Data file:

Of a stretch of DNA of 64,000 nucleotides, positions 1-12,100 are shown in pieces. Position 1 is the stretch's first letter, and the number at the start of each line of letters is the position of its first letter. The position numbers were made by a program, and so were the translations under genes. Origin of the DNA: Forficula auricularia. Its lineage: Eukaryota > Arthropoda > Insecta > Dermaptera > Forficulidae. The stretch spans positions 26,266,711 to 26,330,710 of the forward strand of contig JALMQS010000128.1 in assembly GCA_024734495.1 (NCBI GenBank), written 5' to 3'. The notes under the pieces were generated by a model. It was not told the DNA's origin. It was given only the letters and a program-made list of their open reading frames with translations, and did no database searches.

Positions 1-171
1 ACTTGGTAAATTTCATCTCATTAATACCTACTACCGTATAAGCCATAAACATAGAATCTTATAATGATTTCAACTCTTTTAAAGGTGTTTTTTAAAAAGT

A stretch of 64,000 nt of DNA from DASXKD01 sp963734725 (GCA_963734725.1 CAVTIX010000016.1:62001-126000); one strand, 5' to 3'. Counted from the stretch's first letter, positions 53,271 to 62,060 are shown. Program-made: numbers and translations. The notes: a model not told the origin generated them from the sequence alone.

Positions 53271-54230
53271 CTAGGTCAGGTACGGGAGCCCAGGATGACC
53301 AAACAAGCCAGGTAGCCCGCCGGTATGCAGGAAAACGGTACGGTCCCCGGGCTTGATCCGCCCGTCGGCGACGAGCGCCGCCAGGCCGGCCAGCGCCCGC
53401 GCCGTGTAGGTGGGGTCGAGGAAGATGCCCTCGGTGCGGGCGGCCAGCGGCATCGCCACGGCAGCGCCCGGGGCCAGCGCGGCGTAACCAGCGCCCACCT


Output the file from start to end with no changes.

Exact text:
Of a stretch of DNA of 64,000 nucleotides, positions 1-12,100 are shown in pieces. Position 1 is the stretch's first letter, and the number at the start of each line of letters is the position of its first letter. The position numbers were made by a program, and so were the translations under genes. Origin of the DNA: Forficula auricularia. Its lineage: Eukaryota > Arthropoda > Insecta > Dermaptera > Forficulidae. The stretch spans positions 26,266,711 to 26,330,710 of the forward strand of contig JALMQS010000128.1 in assembly GCA_024734495.1 (NCBI GenBank), written 5' to 3'. The notes under the pieces were generated by a model. It was not told the DNA's origin. It was given only the letters and a program-made list of their open reading frames with translations, and did no database searches.

Positions 1-171
1 ACTTGGTAAATTTCATCTCATTAATACCTACTACCGTATAAGCCATAAACATAGAATCTTATAATGATTTCAACTCTTTTAAAGGTGTTTTTTAAAAAGT

A stretch of 64,000 nt of DNA from DASXKD01 sp963734725 (GCA_963734725.1 CAVTIX010000016.1:62001-126000); one strand, 5' to 3'. Counted from the stretch's first letter, positions 53,271 to 62,060 are shown. Program-made: numbers and translations. The notes: a model not told the origin generated them from the sequence alone.

Positions 53271-54230
53271 CTAGGTCAGGTACGGGAGCCCAGGATGACC
53301 AAACAAGCCAGGTAGCCCGCCGGTATGCAGGAAAACGGTACGGTCCCCGGGCTTGATCCGCCCGTCGGCGACGAGCGCCGCCAGGCCGGCCAGCGCCCGC
53401 GCCGTGTAGGTGGGGTCGAGGAAGATGCCCTCGGTGCGGGCGGCCAGCGGCATCGCCACGGCAGCGCCCGGGGCCAGCGCGGCGTAACCAGCGCCCACCT